More Apartments, Less Parking, but 1621 Bank St. Is Not to Be Demolished

A $13 million mixed-use development in Upper Fells Point would not be financially viable without 38 percent more apartments, the developer says. And it will have less parking than required by zoning regulations, a situation City Councilman James Kraft (D-1st) pledged to oppose.

"We basically won the right to redo this property right at the beginning of the worst financial crisis in this nation's history," says Daniel Henson, the former Baltimore City Housing Commissioner, who with partners struck a deal last year to buy 1621 Bank St. and an adjoining parking lot from the city for $584,300—a bit more than half of its appraised value.

Fells Point Station, a five-year-old redevelopment scheme planned for the property, was put in question last Thursday, when city building official Antonio Santana placed an emergency demolition and condemnation sign on the building. City workers were pumping out the basement yesterday and, apparently, making other repairs. Henson said he did not receive a message from City Paper last week asking about that situation.

Henson says he has been planning the project since 2005. Originally it was to comprise 30 luxury condominiums and some 6,500 square feet of retail space, but those plans changed late last year, when he announced he was seeking federal aid and would build 33 rental units and 8,000 square feet of commercial space instead.

At a meeting last night with neighbors of his Douglass Place project, held in a back room of Henninger's Tavern two blocks from the proposed project, Henson revealed yet another change in plans: Instead of 33 apartments, he now hopes to build 45.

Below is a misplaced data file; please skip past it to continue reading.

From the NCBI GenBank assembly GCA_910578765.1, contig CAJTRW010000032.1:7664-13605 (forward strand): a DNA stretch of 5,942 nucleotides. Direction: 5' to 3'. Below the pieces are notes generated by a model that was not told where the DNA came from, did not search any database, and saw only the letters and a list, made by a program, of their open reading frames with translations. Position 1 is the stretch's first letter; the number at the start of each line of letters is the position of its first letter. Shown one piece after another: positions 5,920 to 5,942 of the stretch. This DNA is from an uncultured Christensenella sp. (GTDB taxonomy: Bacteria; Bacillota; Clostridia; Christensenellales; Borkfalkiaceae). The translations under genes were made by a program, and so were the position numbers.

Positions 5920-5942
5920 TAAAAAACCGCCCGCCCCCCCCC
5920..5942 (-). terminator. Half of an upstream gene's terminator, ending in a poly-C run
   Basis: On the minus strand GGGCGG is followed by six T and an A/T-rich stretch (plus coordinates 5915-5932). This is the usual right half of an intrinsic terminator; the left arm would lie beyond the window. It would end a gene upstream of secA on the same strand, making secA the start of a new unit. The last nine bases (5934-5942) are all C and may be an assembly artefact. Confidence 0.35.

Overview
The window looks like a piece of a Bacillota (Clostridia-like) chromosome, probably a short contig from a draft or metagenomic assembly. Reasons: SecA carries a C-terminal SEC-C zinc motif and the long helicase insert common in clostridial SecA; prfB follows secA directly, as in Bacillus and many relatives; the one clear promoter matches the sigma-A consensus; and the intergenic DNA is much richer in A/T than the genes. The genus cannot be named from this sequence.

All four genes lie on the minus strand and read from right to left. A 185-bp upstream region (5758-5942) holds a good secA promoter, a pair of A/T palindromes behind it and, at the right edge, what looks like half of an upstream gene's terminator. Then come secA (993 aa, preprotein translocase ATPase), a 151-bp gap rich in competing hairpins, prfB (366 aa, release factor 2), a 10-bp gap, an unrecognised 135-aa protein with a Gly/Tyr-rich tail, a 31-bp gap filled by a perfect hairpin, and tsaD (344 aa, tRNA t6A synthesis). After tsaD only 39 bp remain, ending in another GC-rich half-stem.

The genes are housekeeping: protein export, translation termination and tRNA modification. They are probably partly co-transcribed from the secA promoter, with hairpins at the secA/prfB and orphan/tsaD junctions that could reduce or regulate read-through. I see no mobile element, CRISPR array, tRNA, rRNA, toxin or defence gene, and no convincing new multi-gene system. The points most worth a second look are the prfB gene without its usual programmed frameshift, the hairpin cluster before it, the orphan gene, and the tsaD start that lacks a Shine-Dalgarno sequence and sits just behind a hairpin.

He said Baltimore Housing Commissioner Paul Graziano is supporting the change.

The new plan calls for 19 one-bedroom units and 26 two-bedroom units. They will range in size from about 690 square feet to about 1,200 square feet, and rent for between $680 and $1,200 per month. Henson said his company is applying for a low-income housing tax credit to help finance the project, and that getting that credit requires five of the apartments be reserved for "non-elderly disabled" people now awaiting housing under HUD's "section 8" program, under which tenants pay 30 percent of their income for rent and the government pays the rest.

At the meeting, Kraft asked if drug addiction were considered a disability under the program's definitions. Assistant Housing Commissioner Peter Engle replied that it can be, although "typically people with drug addiction have multiple diagnoses."

Deirdre Hammer, president of the Douglass Place Neighborhood Association, said that this concerned her, as the neighborhood is already "saturated with social services."

"I know it concerns people," Engle said. "I don't have easy answers." He said that the eviction rate for non-elderly disabled people in the voucher program was between 2.5 and 5percent, which is "in line with our voucher plan, generally."

Kraft: "My concern is, five units out of 45, if you ended up with even three really bad tenants it could destroy the project."

Henson assured the group that his management company would speedily evict any problem tenants.

The project will require several zoning variances, Henson said, including a 57 percent variance on the required lot size per dwelling unit. The bigger concern may be parking. Henson said he has 22 spaces in the current plan, against 27.5 required by zoning.

"No way," Kraft exclaimed. "No way that you can have less than one-to-one [parking spaces per dwelling unit]. The community can't take that. That's not gonna happen. All through Canton it's two-to-one. I know that's not the law, but it's [what it takes to get neighborhood approval].

Regarding the building's fate, Henson said he hasn't "even thought about" the project's viability if 1621 Bank is demolished. "I'm a preservationist," he said. "I'm the guy that saved a lot of buildings in Baltimore over the years."